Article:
Although many studies have shown that chocolate has beneficial effects on human health, there are certain things about chocolate that you should be aware of. Certain types of chocolate may not be as good as others and may cause negative effects on your blood sugar and cholesterol levels.
- High in Sugar
Commercially available chocolates, especially the less-expensive variety, may contain more sugar. It is because cacao costs more for the chocolate manufacturers than sugar. Consuming too much sugar can raise your blood sugar levels and potentially increase your risk of obesity and diabetes. To be safe, make sure you choose the chocolate that lists “cocoa” or “chocolate liqueur” as the first ingredient, not sugar.
- High in Fat
Chocolate contains saturated fats which usually come in the forms of cocoa butter (in sweet chocolate) and milk (in milk chocolate). Saturated fats are often associated with certain health problems, such as high cholesterol levels and increased risk of heart disease. However, better chocolates — those with a greater percentage of cacao and less sugar — can offset this effect due to high levels of phenolic acids, chemicals found in plants that might help reduce the risk of heart disease.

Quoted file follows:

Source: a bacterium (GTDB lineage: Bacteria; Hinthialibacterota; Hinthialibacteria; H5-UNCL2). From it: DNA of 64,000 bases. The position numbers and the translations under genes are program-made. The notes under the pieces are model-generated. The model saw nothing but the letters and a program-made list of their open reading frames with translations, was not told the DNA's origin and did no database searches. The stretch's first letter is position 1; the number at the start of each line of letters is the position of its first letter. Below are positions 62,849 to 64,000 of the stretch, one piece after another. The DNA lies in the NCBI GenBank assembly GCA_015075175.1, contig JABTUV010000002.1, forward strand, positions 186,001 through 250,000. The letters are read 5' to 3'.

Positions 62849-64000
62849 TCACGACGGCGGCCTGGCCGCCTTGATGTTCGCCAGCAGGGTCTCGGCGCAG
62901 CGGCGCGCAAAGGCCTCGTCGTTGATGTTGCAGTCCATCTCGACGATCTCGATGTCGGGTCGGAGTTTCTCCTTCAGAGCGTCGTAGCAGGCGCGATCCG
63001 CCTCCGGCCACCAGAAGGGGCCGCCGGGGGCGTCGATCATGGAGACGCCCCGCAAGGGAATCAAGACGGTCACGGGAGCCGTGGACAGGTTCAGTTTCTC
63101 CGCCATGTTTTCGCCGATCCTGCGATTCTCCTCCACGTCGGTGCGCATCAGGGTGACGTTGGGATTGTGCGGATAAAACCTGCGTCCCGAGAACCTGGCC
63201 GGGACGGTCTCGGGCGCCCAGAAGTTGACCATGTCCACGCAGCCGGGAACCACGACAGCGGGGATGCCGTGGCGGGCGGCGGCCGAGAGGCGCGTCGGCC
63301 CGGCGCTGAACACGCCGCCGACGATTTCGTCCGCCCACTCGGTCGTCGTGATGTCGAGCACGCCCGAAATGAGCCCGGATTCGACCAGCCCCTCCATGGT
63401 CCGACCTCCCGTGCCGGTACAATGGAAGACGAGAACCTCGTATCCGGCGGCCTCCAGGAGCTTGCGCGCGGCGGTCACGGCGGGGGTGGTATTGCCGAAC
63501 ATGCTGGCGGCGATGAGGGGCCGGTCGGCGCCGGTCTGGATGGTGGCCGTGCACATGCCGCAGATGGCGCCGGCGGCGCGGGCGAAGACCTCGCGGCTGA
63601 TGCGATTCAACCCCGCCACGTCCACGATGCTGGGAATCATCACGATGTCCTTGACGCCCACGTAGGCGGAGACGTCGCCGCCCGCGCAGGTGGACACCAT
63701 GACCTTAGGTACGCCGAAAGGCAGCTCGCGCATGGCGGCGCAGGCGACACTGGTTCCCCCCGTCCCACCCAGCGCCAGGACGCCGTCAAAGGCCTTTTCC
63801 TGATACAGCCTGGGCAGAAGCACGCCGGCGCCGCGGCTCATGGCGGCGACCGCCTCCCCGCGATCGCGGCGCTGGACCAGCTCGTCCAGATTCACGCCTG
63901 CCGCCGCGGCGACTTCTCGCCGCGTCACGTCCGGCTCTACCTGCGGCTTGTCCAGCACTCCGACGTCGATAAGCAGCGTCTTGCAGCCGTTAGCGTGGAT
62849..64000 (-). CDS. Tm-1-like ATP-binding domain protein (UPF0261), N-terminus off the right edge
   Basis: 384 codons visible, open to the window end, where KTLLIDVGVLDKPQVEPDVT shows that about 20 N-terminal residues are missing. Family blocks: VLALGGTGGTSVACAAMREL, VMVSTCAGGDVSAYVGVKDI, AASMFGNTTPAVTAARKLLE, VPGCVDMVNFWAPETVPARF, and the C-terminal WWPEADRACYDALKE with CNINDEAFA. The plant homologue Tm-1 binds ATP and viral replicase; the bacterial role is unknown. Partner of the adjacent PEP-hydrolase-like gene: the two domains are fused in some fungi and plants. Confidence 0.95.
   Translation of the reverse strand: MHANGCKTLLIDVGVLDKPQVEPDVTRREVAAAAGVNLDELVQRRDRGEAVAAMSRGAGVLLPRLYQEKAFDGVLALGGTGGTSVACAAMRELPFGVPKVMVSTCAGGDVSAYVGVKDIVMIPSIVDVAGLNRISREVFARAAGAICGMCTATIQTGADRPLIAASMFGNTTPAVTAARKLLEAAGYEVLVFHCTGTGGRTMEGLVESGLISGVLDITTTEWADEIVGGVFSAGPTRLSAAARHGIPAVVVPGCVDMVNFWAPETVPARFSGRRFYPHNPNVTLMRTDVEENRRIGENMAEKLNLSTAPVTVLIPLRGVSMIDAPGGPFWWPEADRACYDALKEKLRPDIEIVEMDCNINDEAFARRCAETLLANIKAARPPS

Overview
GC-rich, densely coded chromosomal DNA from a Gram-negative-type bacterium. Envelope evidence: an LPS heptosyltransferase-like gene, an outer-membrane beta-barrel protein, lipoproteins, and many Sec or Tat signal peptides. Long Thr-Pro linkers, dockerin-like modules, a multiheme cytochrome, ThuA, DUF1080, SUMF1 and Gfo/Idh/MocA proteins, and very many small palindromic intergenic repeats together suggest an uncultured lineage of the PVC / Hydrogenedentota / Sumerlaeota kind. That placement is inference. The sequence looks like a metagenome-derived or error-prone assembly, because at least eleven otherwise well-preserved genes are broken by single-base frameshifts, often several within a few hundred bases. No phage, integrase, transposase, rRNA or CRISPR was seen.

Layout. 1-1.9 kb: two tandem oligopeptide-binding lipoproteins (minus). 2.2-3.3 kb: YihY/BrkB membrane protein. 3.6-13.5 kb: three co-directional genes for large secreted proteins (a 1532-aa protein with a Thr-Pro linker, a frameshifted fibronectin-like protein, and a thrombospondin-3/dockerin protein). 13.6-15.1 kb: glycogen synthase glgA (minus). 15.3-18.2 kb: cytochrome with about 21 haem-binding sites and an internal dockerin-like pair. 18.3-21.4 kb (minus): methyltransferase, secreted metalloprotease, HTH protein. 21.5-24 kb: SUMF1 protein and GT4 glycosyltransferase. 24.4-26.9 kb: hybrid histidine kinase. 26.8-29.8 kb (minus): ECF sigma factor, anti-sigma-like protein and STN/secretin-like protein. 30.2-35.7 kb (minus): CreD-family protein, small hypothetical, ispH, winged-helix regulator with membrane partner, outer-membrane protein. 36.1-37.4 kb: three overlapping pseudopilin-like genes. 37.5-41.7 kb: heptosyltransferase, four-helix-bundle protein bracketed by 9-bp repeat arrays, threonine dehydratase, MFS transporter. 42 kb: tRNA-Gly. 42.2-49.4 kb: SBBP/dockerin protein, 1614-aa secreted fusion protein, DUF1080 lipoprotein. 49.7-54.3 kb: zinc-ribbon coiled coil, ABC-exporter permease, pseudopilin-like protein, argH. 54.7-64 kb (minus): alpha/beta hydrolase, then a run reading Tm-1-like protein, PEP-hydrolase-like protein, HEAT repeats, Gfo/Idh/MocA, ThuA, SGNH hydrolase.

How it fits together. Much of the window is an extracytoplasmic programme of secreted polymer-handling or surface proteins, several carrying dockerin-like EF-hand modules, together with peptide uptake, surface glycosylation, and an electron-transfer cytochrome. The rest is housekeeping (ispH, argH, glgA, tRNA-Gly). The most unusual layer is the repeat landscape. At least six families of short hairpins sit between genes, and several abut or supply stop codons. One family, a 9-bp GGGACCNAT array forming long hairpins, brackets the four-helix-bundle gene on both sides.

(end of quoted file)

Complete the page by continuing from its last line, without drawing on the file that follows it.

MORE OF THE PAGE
- Missing Nutrients
Chocolate manufacturers may remove healthy flavonoids such as epicatechins due to their bitter taste. A product with up to 80 percent cocoa will taste bitter and almost unpalatable for some people. But if you want to take an advantage from chocolate health benefits, choose dark over milk, and those that has greater than 60 percent cocoa content.
- Chocolate may weaken bones
According to a study, elderly women who ate chocolate daily had lower bone density compared to those who ate it less than once a week. It is possible that the oxalate in chocolate stops calcium absorption and sugar may increase calcium excretion.